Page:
Already, jazz dance classes take place each Tuesday and Thursday evening, led by faculty member, choreographer and dance coach, Richard Amaro. And Eidson promises more classes in every arts discipline to come.

The full breadth of what the Sanctuary of the Arts is expected to offer South Florida will be on display during the weekend’s celebrations. All of the events are free, and the opening night will feature a concert and dance performance with Miami Chamber Music Society artistic director and pianist Marina Radiushina, mezzo-soprano Solange Merdinian, prima ballerina Mary Carmen Catoya, and American Repertory Ballet’s Hernan Montenegro.

Having the Miami Chamber Music Society on-stage will cement its importance to the Sanctuary. The Eidsons and Radiushina formed the Miami Chamber Music Society in 2013, and now the space will be its permanent home.

Eidson has been involved with the arts for decades. In 2010, he was elected as chairman of the Adrienne Arsht Center’s Performing Arts Center Trust (PACT) board of directors, and before that he served as chair-elect. He was president of the board of trustees for the Miami City Ballet and has served on the boards of the Florida Grand Opera and Art Basel Miami Beach.

He remembers the time he became enthralled with the arts, culture and historic preservation. While an undergraduate at the University of South Carolina, he spent a year at Warwick University in Coventry, England, studying Renaissance history.

“In Europe, the arts are so much a part of kids’ lives,” he says.

The First Church of Christ Scientist in Coral Gables is now the site of Sanctuary of the Arts. (Photo courtesy of Sanctuary of the Arts)

His professional career path was law, and he then went on to Emory University School of Law in Atlanta, where he graduated in 1971. Along with his wife, a pediatric endocrinologist, the couple moved to Miami in 1972. By 1974, he joined the Coral Gables law firm Colson Hicks and in no time became a partner. He is currently the president of Colson Hicks Eidson.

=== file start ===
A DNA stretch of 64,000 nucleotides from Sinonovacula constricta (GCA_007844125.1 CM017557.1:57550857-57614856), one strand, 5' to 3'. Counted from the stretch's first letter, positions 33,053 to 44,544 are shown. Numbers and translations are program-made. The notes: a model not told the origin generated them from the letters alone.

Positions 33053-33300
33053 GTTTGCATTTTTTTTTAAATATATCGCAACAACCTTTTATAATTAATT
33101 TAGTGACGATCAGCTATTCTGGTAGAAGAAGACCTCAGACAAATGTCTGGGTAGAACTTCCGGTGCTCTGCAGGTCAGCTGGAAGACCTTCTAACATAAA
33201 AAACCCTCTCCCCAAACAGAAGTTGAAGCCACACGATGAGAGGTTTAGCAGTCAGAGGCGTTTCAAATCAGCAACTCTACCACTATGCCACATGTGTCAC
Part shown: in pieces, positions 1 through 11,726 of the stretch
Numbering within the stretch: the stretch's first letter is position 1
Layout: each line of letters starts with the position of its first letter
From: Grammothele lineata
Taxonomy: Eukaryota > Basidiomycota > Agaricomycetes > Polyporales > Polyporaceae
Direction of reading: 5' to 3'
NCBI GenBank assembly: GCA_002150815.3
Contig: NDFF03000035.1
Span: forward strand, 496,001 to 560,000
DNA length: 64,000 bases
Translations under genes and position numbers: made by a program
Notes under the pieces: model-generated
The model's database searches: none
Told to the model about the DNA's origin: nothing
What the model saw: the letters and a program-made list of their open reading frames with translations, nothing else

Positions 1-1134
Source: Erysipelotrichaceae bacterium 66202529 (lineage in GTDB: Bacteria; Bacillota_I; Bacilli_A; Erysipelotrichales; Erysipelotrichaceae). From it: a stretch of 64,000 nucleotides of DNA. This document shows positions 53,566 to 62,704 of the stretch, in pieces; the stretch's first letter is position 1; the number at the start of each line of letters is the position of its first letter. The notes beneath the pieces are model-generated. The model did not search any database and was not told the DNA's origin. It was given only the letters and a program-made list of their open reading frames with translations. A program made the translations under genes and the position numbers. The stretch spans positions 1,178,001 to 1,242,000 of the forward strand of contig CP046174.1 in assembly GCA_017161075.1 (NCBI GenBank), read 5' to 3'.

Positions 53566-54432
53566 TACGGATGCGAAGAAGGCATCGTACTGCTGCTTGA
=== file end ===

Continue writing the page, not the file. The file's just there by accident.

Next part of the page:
There’s a third space in the Sanctuary of the Arts portfolio, and it was actually the first to be acquired. A little more than 2 miles away from the “main campus” is St. Mary First Missionary Baptist Church on Frow Avenue, within the MacFarlane Homestead Historic District. Eidson says he bought the 4,000-square-foot building for almost $600,000.

“The church was dilapidated and was going to be torn down,” he says, but now it will serve as Sanctuary’s community arts center component. “This may be the most important of the three spaces.”

Inside this historic church, which is still in the midst of construction, Eidson looks around and sees his field of dreams.

“It will be vibrant with young people,” he says, before dashing to the back of the space painting a picture in the air of what he can see happening when the arts center on Frow Avenue opens this summer.

“Here, there will be pianos, cellos, musical instruments. They can do dance. They can do theater. The kids are dying for this. We are bringing something here for them that they need, and they need this to be here for them.”

Adds Eidson: “What we’re doing here [with Sanctuary of the Arts], there isn’t anyone in town that’s doing anything even close to this. We are free to do what we want here. Free to create and curate.”


WHAT: Sanctuary of the Arts Grand Opening Weekend

7 p.m. April 22 — “A Classic Celebration of the Arts” concert and dance performance
7:30 p.m. April 23 — Dance Now! Miami’s Grand Opening Performance
Noon-4 p.m. April 24 — Family Fun Day featuring children’s activities and performances by Les Ailes du Desir Contemporary Circus School, Armour Dance Theatre, and Miami Movement Co.

WHERE: Sanctuary of the Arts, First Church of Christ Scientist, 410 Andalusia Ave., Coral Gables.

COST: Free

INFORMATION: is a nonprofit source of theater, dance, visual arts, music and performing arts news. Sign up for our newsletter and never miss a story.